The comments come a day after the American Petroleum Institute reported the second-largest crude oil inventory increase in history, at 14.227 million barrels, which added fuel to worries that production cut efforts are not enough to rebalance the market.

Iran’s Oil Minister, Bijan Zanganeh, told Iranian media after a meeting with his Venezuelan counterpart that the option of extending the cut needs further study, but, he said, “in principle” the group must do it. Zanganeh also said that most OPEC producers would be happy with oil at US$60 – a level that has proved difficult to reach.

Qatar’s Oil Minister Mohammed Al Sada, for his part, spoke at a news conference in Doha, saying that the oil market may rebalance in the third quarter, adding that “it’s too early to make a judgment.”

At the same time, however, Qatar’s Finance Minister said that the country is comfortable with the current level of oil prices, with expectations that it will be able to plug its budget hole this year, at oil price levels of US$45, as stipulated in the budget.

The latest update from OPEC on how the production cut was progressing pegged daily production for January at 32.89 million barrels, versus a target of 32.5 million barrels. This represented a compliance rate of 91 percent and suggested that nearly everyone is on board with the market rebalancing effort.

Iraq is still producing 130,000 bpd more than agreed, but as a whole, the cartel is exceeding expectations of compliance. This, however, seems to be insufficiently lifting benchmark prices. After API’s report yesterday, WTI slipped below US$52 and Brent dropped below US$55.

…click on the above link to read the rest of the article…

The Oil War Is Only Just Getting Started

The Oil War Is Only Just Getting Started

Oil infrastructure

It’s been a month now that investors and analysts have been closely watching two main drivers for oil prices: how OPEC is doing with the supply-cut deal, and how U.S. shale is responding to fifty-plus-dollar oil with rebounding drilling activity. Those two main factors are largely neutralizing each other, and are putting a floor and a cap to a price range of between $50 and $60.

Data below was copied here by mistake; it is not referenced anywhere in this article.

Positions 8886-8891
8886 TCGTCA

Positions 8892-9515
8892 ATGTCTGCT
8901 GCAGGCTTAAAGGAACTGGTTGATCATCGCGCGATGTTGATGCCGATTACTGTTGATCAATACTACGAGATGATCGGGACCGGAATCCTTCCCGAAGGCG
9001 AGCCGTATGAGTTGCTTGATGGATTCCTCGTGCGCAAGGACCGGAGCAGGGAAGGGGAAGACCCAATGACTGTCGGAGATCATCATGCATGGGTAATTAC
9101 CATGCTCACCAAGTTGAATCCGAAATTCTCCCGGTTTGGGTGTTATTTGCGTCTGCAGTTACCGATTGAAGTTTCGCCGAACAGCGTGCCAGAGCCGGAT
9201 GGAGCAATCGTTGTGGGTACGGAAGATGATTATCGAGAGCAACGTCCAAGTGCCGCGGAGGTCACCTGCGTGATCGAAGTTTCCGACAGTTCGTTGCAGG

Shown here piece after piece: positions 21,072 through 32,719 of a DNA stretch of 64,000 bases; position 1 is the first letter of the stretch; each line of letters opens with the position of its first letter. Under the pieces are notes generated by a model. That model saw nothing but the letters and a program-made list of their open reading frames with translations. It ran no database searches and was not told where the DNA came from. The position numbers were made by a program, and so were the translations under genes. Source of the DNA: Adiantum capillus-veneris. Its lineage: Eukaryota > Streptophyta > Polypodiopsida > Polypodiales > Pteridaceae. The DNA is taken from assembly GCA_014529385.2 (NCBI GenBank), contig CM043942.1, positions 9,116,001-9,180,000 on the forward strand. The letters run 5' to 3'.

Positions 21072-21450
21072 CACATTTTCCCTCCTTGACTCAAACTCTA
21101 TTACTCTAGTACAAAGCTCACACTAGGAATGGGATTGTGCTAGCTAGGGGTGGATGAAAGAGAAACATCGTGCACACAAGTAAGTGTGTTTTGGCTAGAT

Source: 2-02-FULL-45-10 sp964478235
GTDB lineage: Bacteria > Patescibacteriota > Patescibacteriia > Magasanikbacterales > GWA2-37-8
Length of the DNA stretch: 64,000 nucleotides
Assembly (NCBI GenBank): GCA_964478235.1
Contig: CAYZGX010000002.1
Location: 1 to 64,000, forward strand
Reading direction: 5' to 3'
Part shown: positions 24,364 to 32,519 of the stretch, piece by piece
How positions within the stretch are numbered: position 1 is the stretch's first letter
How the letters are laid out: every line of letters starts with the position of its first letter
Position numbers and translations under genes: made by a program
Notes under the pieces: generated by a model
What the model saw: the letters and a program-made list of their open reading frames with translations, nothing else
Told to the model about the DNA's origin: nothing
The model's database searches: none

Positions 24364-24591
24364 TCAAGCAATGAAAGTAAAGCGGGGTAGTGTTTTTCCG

The U.S. rig count has been rising, while OPEC seems unfazed by the resurgence in North American shale activity and is trying to convince the market (and itself) and prove that it would be mostly adhering to the promise to curtail supply in an effort to boost prices and bring markets back to balance. In the next couple of months, official production figures will point to who’s winning this round of the oil wars.

This would be the short-term game between low-cost producers and higher-cost producers.

In the longer run, the latest energy outlook by supermajor BP points to another looming battle for market share, where low-cost producers may try to boost market shares before oil demand peaks.

BP’s Energy Outlook 2017 estimates that there is an abundance of oil resources, and “known resources today dwarf the world’s likely consumption of oil out to 2050 and beyond”.

“In a world where there’s an abundance of potential oil reserves and supply, what we may see is low-cost producers producing ever-increasing amounts of that oil and higher-cost producers getting gradually crowded out,” Spencer Dale, BP group chief economist said.

In BP’s definition of low-cost producers, the majority of the lowest-cost resources sit in large, conventional onshore oilfields, particularly in the Middle East and Russia.

…click on the above link to read the rest of the article…

OPEC’s 2017 production cuts: a confusing numbers game (part 1)

OPEC’s 2017 production cuts: a confusing numbers game (part 1)

What the agreement said

opec_quotas_nov2016

Fig 1: Production table from OPEC’s press release referred to as “agreement table”

“1. In the fulfilment of the implementation of the Algiers Accord, 171st Ministerial Conference has decided to reduce its production by around 1.2 mb/d to bring its ceiling to 32.5 mb/d, effective 1st of January 2017;

2. The duration of this agreement is six months, extendable for another six months to take into account prevailing market conditions and prospects;